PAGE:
Last week, looking back on my first year as a blogger, I mentioned that the hardest column to write was the one that taught me the most. “No Second Act” (Feb. 4) was about the forgotten American writer John Horne Burns, whose World War II novel The Gallery, published in 1947 to great acclaim, made him briefly famous. Reading it then, I could hardly believe how closely Burns’s story paralleled my own coming of age as a young GI in North Africa and Italy. I still remember that gift with gratitude, and now I wanted to try to make sense of his short, disappointed life.
I had written about Burns once before, in 1990, when the Book-of-the-Month Club reissued The Gallery in a special edition and asked me to write a new introduction. Eager to give the members their money’s worth, I wrote a lengthy travel memoir and critical appraisal that I was quite pleased with. Now, for my blog, I thought I would just need to cut and reshape that earlier essay.
I found it in my files and began reading . . . and reading . . . and reading. The opening paragraph was followed by nine paragraphs–nine paragraphs!–describing my wonderment at being suddenly immersed in an Arab land unimaginably different from my Ivy League upbringing. Two entire paragraphs were devoted to the French architecture and Arab street life of Algiers.
As travel writing and as military history it was interesting stuff. Algiers in the spring of 1944 was a waiting room for the Allied invasion of southern France. “Probably,” I wrote, “no other wartime city had such a mixed wardrobe of Allied uniforms walking its streets: Americans, Britons, Australians, New Zealanders, Canadians, Free French, Free Poles, Brazilians, Gurkhas, Senegalese, and ‘Goums’–small, fierce-looking tribal warriors from France’s military outposts in the Sahara.”
But wasn’t that piece supposed to be about John Horne Burns, not about me? My only connection to Burns was that he wrote a book that helped me to process my own war. Now I realized that I had become the captive of my own life narrative. I would have to start from scratch. As writers, we all do. There’s no free lunch.
My first task was to squeeze all that preliminary material–my interest in Burns as a helpful figure in my life–into as few words as possible without squeezing it dry. That job took a dozen sentences:
In 1944 I was a 21-year-old army private, formerly a sheltered son of the Eastern establishment, suddenly deposited in Casablanca. I was in North Africa! Me! Nobody in my life had ever mentioned the Arabs. Our heritage was Europe; everything else was terra incognita.
The next day my fellow GIs and I were loaded onto a train of “forty-and-eights,” decrepit wooden boxcars first used by the French army in World War I to carry 40 men or eight horses. Eight horses would have been more comfortable. For six days I sat in the open door of that boxcar with my legs hanging out over Morocco, Algeria and Tunisia, a wide-eyed kid on a sensory high, intoxicated by new sights and sounds and smells. I loved the hubbub at the stations–Fez! Oujda! Sidi Bel-Abbes!–and I romanticized the Arabs themselves, even the skinny kids with beautiful smiles who ran alongside our train and pestered us for C rations and cigarettes.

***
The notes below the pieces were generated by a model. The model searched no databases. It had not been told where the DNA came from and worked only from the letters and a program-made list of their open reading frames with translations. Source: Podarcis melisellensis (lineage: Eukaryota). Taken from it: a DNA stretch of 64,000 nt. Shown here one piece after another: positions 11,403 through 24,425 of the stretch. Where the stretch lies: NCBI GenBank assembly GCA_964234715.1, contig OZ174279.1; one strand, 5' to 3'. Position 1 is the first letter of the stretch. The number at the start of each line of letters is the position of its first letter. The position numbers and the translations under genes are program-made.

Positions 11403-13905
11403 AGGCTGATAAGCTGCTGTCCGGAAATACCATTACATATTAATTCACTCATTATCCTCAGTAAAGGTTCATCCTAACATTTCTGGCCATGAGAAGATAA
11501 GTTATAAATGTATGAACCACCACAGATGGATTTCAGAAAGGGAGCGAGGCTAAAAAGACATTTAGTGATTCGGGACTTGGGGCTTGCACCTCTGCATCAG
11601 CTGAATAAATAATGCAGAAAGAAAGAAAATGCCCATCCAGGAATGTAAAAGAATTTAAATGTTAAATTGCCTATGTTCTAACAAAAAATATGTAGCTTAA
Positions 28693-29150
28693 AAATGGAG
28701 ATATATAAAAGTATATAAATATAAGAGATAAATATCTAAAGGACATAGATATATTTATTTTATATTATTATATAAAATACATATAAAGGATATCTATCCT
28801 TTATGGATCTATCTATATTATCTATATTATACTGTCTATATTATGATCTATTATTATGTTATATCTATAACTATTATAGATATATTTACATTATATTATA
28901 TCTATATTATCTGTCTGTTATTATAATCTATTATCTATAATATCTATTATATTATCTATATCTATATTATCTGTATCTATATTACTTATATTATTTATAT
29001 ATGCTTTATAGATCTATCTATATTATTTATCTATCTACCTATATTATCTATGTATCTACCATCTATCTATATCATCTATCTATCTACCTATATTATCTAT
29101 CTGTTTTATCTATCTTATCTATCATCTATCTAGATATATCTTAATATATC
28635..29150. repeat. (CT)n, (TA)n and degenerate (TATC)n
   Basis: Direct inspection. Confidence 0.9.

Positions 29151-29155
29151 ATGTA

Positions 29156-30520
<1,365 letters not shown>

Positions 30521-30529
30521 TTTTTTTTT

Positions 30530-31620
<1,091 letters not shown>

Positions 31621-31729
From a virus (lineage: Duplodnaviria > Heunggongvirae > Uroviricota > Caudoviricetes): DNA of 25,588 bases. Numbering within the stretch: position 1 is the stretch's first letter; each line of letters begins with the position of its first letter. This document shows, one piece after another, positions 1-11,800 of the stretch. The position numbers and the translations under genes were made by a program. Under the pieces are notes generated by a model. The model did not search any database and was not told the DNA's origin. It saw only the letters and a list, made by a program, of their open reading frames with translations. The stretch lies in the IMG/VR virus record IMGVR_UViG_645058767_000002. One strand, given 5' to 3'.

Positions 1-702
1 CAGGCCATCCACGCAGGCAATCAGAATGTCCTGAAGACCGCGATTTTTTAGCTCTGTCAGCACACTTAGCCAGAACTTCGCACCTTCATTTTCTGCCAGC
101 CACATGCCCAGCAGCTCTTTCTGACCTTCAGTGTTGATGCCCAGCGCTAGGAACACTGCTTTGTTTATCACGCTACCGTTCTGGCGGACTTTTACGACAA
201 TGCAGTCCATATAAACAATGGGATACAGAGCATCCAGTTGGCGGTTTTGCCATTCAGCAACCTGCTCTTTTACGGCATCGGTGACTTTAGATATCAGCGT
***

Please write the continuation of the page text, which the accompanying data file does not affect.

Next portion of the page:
Soon enough I would understand that the Arabs weren’t “picturesque.” They were a severely deprived people, many with skin and eye diseases that modern medicine knows how to cure. It was the beginning, if not of wisdom, at least of the knowledge that “abroad” is a complicated place, not reducible to travel-poster simplicities.
That wrapped it up for me; the rest was about Burns. It was a complicated story, with flashbacks and flash-forwards and many psychological levels. It could only be told if readers were fed chunks of information in the order they needed to understand the next chunk.
First. What wartime Naples was like: a brutally bombed and degraded city. Its emotional heart–the organizing motif of Burns’s book–was a huge arcade called the Galleria Umberto, a 24-hour hub of black-market buying and selling.
Next. Burns’s place in the literature of World War II. The early blockbuster books, like The Naked and the Dead, were novels of combat that didn’t speak to my experience. The Gallery did.
Next. Who Burns was: his earlier life as a private-school English teacher.
Next. The structure of The Gallery and its central theme: Burns’s gradual loss of innocence. How he came to hate the privileged arrogance of American soldiers and to love the destitute Italians, thereby anticipating by a generation the hubris of Vietnam and the idea of “the ugly American.”
Next. Burns’s postwar life: his bitterness over the critics’ savage reviews of his second novel and his decline into drink and early death.
Next: How The Gallery holds up today. How, rereading it, I saw–as I couldn’t have known in 1947–that it foreshadowed such World War II classics as The Caine Mutiny. Mister Roberts, Catch-22, and Naples ’44.
My essay, in short, was a composition exercise. I didn’t enjoy writing it, but I loved having written it. It’s airtight, I think, and it says in 1,000 words everything that really needs to be known about Burns and his legacy. It taught me to beware of the past as a launching pad for writing about the present. The past is often a trap.
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